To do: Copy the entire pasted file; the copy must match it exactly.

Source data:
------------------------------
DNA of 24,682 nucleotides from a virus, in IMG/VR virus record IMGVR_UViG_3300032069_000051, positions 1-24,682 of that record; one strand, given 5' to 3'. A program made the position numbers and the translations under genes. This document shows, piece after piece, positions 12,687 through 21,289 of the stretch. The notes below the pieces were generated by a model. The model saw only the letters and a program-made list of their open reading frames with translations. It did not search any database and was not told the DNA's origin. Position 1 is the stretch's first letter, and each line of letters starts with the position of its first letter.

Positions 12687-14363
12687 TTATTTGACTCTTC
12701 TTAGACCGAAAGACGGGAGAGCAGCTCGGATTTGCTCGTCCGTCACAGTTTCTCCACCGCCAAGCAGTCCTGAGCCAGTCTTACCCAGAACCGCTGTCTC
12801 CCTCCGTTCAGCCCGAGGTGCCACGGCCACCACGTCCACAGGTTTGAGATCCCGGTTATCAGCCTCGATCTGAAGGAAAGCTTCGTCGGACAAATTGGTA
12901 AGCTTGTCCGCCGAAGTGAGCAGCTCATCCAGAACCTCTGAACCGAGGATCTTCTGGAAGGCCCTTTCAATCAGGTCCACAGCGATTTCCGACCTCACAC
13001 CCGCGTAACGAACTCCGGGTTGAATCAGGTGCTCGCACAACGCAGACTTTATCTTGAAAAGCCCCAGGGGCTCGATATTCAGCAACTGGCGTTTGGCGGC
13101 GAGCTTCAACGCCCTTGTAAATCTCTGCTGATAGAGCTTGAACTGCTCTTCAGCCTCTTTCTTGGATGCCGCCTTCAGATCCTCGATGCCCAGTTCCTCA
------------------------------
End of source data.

DNA of 24,682 nucleotides from a virus, in IMG/VR virus record IMGVR_UViG_3300032069_000051, positions 1-24,682 of that record; one strand, given 5' to 3'. A program made the position numbers and the translations under genes. This document shows, piece after piece, positions 12,687 through 21,289 of the stretch. The notes below the pieces were generated by a model. The model saw only the letters and a program-made list of their open reading frames with translations. It did not search any database and was not told the DNA's origin. Position 1 is the stretch's first letter, and each line of letters starts with the position of its first letter.

Positions 12687-14363
12687 TTATTTGACTCTTC
12701 TTAGACCGAAAGACGGGAGAGCAGCTCGGATTTGCTCGTCCGTCACAGTTTCTCCACCGCCAAGCAGTCCTGAGCCAGTCTTACCCAGAACCGCTGTCTC
12801 CCTCCGTTCAGCCCGAGGTGCCACGGCCACCACGTCCACAGGTTTGAGATCCCGGTTATCAGCCTCGATCTGAAGGAAAGCTTCGTCGGACAAATTGGTA
12901 AGCTTGTCCGCCGAAGTGAGCAGCTCATCCAGAACCTCTGAACCGAGGATCTTCTGGAAGGCCCTTTCAATCAGGTCCACAGCGATTTCCGACCTCACAC
13001 CCGCGTAACGAACTCCGGGTTGAATCAGGTGCTCGCACAACGCAGACTTTATCTTGAAAAGCCCCAGGGGCTCGATATTCAGCAACTGGCGTTTGGCGGC
13101 GAGCTTCAACGCCCTTGTAAATCTCTGCTGATAGAGCTTGAACTGCTCTTCAGCCTCTTTCTTGGATGCCGCCTTCAGATCCTCGATGCCCAGTTCCTCA